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Autumn is beginning, the green becoming gold, brown, red, yellow.  Nutrients drawn back into stems, roots, fruits, for winter storage or reproduction.  Early smells of drying and decay are in the cool air.

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In the peaceful orchard, where time has slowed for a little while, I feel the quiet thrill of the turning of the wheel of seasons, towards the next stage of the cycle.

From a mile away, the voices of a thousand geese come on the wind,  announcing change and a new energy,

pineapple-artichoke

Mist, clearing…

It’s been a pleasantly mild, damp, misty day… somewhat “dreich” but a welcome disincentive to prevaricate and go out on the bike or on foot and, instead, make some progress indoors at the keyboard on something I’m writing to try to persuade the local government to deal with some dangerous gaps in local cycling routes…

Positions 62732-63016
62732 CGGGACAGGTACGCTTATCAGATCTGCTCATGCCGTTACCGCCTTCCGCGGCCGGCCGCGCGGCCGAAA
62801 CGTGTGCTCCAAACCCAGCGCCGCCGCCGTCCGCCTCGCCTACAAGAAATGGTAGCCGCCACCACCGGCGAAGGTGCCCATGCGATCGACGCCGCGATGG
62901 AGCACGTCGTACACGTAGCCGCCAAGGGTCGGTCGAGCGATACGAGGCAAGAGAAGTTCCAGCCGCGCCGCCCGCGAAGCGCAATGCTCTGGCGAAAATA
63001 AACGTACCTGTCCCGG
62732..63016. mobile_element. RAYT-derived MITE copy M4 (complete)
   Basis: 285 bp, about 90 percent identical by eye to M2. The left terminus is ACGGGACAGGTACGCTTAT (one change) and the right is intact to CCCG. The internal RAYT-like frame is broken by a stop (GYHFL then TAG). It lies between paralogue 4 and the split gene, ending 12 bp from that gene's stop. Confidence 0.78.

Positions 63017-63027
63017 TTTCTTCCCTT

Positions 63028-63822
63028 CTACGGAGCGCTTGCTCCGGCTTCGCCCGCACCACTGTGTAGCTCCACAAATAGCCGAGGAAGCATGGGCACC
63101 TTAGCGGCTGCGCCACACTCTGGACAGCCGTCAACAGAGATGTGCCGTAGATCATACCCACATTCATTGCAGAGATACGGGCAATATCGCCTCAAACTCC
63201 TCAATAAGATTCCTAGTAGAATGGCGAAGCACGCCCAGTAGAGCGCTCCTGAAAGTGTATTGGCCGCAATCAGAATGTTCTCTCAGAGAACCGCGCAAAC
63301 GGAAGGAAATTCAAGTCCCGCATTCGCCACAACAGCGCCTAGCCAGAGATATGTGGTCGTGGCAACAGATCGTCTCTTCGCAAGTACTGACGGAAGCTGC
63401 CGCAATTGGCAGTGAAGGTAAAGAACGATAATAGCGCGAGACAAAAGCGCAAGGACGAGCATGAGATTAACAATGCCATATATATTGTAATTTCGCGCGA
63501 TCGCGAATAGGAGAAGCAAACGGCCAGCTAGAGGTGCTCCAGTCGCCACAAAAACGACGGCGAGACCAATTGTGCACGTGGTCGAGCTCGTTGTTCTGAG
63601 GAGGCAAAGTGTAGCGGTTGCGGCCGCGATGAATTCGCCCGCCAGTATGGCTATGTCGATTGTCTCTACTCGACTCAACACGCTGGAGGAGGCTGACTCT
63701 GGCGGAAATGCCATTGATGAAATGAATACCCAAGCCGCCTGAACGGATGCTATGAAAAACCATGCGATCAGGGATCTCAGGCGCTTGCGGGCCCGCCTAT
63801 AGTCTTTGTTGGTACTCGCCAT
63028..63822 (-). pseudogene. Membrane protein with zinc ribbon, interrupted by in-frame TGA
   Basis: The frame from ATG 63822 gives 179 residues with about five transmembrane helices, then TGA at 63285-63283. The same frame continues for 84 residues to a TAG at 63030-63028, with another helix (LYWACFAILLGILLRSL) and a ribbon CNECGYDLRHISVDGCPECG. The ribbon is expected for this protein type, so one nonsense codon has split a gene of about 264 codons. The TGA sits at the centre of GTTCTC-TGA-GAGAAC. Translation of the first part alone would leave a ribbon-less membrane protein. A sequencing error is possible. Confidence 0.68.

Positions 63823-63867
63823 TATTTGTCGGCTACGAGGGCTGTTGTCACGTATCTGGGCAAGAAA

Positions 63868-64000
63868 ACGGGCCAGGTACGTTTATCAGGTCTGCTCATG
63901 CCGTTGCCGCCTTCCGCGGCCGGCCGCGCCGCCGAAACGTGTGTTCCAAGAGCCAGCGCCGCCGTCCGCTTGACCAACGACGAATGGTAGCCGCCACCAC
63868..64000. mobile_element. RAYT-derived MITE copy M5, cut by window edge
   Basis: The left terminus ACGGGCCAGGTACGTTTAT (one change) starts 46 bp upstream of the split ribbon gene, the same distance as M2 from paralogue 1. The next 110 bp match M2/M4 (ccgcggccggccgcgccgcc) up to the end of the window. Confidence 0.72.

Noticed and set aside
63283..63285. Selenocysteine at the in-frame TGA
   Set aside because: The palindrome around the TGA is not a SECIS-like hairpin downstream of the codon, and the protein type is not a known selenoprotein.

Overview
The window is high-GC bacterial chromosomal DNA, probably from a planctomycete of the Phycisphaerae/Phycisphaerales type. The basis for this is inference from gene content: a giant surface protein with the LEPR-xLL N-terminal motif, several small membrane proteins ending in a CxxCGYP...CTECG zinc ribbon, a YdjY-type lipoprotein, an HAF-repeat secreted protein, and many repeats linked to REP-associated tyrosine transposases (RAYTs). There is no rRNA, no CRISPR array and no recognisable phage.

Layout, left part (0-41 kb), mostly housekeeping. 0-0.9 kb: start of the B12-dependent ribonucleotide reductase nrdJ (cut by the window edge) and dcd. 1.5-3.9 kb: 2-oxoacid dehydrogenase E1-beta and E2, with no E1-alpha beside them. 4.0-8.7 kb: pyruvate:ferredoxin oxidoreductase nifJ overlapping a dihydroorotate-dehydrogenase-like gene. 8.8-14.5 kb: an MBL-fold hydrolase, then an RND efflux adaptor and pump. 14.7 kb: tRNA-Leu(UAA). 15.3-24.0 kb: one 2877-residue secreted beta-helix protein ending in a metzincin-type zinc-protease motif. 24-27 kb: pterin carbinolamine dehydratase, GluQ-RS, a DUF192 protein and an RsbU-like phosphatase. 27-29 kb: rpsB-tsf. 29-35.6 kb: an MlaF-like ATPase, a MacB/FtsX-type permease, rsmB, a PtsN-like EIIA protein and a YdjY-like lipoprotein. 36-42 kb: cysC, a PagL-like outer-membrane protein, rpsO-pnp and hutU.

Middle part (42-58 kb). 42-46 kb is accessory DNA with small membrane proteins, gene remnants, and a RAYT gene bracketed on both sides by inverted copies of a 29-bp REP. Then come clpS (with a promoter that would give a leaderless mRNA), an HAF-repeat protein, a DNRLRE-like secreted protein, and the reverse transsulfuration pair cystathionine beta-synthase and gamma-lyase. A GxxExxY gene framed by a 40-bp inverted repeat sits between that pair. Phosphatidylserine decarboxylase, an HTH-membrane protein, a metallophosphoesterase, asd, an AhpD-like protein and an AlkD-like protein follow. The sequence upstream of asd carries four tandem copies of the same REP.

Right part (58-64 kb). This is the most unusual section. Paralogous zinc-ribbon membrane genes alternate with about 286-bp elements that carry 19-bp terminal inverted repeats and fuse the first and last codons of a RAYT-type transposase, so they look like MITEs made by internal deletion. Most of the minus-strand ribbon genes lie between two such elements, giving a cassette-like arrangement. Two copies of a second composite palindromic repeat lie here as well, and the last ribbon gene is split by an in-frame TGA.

Still, I had to get outside for a short while and the Forth Estuary is only a few hundred metres away, over the dykes that keep the shore away from being almost a private, muddy, beach near the house I live in just now.

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Nobody else was around, though I could hear distant traffic on the Clackmannan Bridge, “normal” people were watching TV, gaming, Face-booking or whatever, not walking in wellies over squelching salt-marsh grasses with the warm scent of nearby mud and water and wet grass filling their senses.

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Perched on a yellow navigation marker, high above the low water, a small group of Cormorants sat making quiet noises and hanging out their wings in the damp air to dry.  Other birds circled and screeched but remained invisible to me, their pale plumage blending them into the low cloud above.  An occasional gull stood on the mud, looking at it with a pessimistic air, in my mind at least.  Water bubbled quietly in a few thin drainage channels while I made a sketch and took a few photographs.